Susan works on global issues with NGOs and the UN; it's a tough job. She tells us how she got on this path, wearing many hats.
Wisdom and knowledge are different, says Hancock in this great video.
Pragmatism, in essence, says truth is all about consequences. Value lies in doing what works.
Susan Zipp lives in the San Francisco Bay Area yet her passion for international affairs takes her all around the world. Wearing many hats to make the world a better, more peaceful place, she works in affiliation with the United Nations to empower the individual, particular women and children, and develops interactive group networks to [...]
Advice for Living
Renowned musician Herbie Hancock is the 2014 Charles Eliot Norton Professor of Poetry at Harvard University. In that capacity, he delivered six lectures on The Ethics of Jazz. In this video clip from Buddhism and Creativity, his fifth lecture, he explains the difference between wisdom and knowledge. See the full video for more you’ll like. [...]
“The core of pragmatism was the pragmatist maxim, a rule for clarifying the contents of hypotheses by tracing their ‘practical consequences’. In the work of Peirce and James, the most influential application of the pragmatist maxim was to the concept of truth.” “[Pragmatism] has significantly influenced non-philosophers—notably in the fields of law, education, politics, sociology, [...]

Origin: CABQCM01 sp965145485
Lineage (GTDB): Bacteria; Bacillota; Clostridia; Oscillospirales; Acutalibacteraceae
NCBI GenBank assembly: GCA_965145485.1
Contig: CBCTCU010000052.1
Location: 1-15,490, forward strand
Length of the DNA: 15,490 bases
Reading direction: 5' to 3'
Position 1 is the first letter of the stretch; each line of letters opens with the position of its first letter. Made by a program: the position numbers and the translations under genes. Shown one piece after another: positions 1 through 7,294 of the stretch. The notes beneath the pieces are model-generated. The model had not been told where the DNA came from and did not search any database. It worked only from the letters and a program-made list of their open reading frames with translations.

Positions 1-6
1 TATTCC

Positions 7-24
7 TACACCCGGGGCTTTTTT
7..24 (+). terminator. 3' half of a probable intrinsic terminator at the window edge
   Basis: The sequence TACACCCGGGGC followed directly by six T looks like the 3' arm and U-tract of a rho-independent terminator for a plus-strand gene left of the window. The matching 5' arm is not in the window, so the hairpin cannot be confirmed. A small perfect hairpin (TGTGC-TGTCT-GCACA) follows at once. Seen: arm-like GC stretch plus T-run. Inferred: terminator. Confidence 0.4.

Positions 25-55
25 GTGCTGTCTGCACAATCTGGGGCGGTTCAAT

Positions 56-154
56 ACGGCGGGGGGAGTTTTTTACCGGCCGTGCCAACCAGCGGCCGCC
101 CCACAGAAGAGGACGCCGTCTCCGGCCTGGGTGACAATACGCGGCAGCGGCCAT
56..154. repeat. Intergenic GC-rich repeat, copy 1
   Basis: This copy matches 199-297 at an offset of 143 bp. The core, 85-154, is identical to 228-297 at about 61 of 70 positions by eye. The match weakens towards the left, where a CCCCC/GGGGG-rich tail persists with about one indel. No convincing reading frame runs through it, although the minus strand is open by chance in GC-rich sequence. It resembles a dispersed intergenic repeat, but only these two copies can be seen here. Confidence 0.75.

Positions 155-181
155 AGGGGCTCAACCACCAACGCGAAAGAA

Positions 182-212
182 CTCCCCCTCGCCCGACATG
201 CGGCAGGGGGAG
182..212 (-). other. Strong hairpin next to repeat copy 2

Art and Music
An illustrated poem you can both read and see. The photos reveal inspiration for her impressions. The words describe the places. Here is a sample of the first three lines: Ice sheets carved the valleys and formed a mirror-like lake; Ice road meticulously created winding around mountains; Lots of ice long ago, alas no more. [...]
Poetry and Prose--excerpts and more
Her iridescent blue scales flashed brightly in the morning light streaming through the glass-enclosed boardroom, holding their attention as she presented her report. “Sales of the home DNA repair kits are better than expected,” Roz told the Dragon directors. “The humans are defenseless against appeals to their vanity—not to mention their insecurities about gene-linked disease. [...]